Mr. Speaker, that was the same talking points that he gave to me on January 25, but we found out just recently from the Ethics Commissioner that her new ruling requires that his chief of staff not engage with the TPP, not have any involvement with regard to the egg industry, and have nothing to do with the supply management system.

I ask the minister, given the commissioner's clear ruling, can the minister guarantee that since day one in his office, she has had absolutely zero to do with any of these crucial files?

Ethics May 11th, 2016

Mr. Speaker, in January, the Minister of Agriculture hired a failed Liberal candidate with a vested interest in his department to be his chief of staff. At the time, it was clear that her massive fortune presented a clear conflict of interest, but the minister insisted otherwise.

Now the Ethics Commissioner has ruled that a conflict of interest does exist, and the chief of staff must recuse herself of most major files in the minister's department.

If she cannot talk about agriculture, and if she cannot talk about trade, what is she still doing there?

Agriculture May 10th, 2016

Mr. Speaker, the misleading rhetoric and self-glorification of the Liberal cabinet is not fooling anyone. The Minister of International Trade seems to have convinced herself that it was she alone who resolved the issue of country of origin labelling; however, Canadians are not convinced. They know that it was the former Conservative agriculture and trade ministers who did all the heavy lifting on these files.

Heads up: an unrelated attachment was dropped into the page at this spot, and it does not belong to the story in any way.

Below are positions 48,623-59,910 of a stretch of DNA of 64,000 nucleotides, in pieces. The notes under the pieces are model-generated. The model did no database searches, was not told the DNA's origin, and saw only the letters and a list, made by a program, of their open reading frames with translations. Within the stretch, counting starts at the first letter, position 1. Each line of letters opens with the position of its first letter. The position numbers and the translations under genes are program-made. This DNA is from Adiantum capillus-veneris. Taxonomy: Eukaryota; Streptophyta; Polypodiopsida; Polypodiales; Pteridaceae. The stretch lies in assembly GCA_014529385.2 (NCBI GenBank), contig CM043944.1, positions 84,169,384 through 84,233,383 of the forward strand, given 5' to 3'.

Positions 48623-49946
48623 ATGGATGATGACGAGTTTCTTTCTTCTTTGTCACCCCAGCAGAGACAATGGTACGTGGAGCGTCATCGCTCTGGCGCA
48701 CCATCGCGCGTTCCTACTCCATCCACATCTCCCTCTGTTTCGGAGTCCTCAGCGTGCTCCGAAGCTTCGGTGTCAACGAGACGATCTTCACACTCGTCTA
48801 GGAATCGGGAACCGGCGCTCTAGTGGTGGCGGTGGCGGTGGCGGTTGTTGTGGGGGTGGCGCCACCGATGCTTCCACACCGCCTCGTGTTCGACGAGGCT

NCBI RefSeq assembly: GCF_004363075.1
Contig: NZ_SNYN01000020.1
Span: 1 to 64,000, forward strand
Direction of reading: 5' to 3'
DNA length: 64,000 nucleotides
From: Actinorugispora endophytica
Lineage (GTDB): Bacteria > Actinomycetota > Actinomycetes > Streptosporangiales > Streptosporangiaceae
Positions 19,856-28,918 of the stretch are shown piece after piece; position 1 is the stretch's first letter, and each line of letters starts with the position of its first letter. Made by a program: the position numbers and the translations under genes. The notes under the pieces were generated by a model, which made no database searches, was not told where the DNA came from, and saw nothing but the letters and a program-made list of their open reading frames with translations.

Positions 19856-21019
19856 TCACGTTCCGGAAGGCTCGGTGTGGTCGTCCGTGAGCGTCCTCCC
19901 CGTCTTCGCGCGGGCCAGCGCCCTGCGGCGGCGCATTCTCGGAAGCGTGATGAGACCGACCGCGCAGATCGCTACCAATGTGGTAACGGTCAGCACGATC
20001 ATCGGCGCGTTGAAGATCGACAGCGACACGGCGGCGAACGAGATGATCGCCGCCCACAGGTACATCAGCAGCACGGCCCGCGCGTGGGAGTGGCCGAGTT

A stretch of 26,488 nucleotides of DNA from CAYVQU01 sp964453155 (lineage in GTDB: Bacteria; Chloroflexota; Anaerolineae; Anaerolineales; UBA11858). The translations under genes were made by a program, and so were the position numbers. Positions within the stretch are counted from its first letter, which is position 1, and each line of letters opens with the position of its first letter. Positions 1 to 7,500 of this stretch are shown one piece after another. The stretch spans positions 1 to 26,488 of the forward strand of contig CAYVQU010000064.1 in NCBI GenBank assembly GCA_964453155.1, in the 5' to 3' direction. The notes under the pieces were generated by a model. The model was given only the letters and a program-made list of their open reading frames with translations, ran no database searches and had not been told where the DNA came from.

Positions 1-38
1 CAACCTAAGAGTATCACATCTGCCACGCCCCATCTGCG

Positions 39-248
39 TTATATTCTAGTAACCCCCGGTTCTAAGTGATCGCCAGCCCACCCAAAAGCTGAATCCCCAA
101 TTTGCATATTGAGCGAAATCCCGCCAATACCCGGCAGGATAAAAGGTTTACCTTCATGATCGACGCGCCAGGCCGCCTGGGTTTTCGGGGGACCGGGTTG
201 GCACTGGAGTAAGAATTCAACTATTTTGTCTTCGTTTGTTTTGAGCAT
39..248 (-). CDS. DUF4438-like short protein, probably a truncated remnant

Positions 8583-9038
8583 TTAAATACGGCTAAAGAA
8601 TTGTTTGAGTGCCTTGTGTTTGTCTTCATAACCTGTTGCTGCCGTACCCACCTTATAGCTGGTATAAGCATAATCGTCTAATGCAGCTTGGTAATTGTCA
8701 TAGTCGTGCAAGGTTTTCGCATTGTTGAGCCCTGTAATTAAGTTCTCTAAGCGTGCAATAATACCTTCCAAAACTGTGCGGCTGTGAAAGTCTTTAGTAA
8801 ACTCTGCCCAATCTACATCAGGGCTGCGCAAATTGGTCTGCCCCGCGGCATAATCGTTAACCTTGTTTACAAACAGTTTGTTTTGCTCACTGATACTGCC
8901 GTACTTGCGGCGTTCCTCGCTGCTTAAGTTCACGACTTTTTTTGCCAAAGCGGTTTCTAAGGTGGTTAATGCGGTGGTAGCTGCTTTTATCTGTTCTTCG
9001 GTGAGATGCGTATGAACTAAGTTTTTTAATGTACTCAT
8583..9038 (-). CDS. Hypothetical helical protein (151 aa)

While the former Conservative ministers had their priorities straight, promoting Canadian agriculture around the world, the current minister has lost sight of these priorities. Rather than promoting Canadian interests, the minister has been on a campaign of self-promoting vanity trips, costing Canadians over $20,000.

The Minister of International Trade should halt her partisan self-admiration and give credit where credit is due. She should pay tribute to her predecessors and get busy doing the work that was left to her, such as ratifying the trans-Pacific partnership and other trade deals that would vastly improve the lives of farm families across this country.

Fort McMurray Fire May 4th, 2016

Mr. Speaker, tragedy has struck Fort McMurray over the past number of hours. Homes and businesses have been lost to fire. The scale of the loss is unprecedented and unimaginable.

Thousands of Albertans have stepped up, putting themselves in harm's way to respond to the crisis. To those who are battling the flames, we are praying for their safety. To those who have stepped up to accommodate displaced people, we thank them for their generosity. To those who have lost their homes, people across Alberta and across our country want them to know we will be there to help them rebuild.

Canadians are generous, and Canadians want to help out. Those who want to make a donation should give it to the Red Cross. Donations can be made by calling 1-800-418-1111, or going to redcross.ca.

Our thoughts and prayers are with the people of Fort Mac. We will be there to support them until the rebuilding is complete.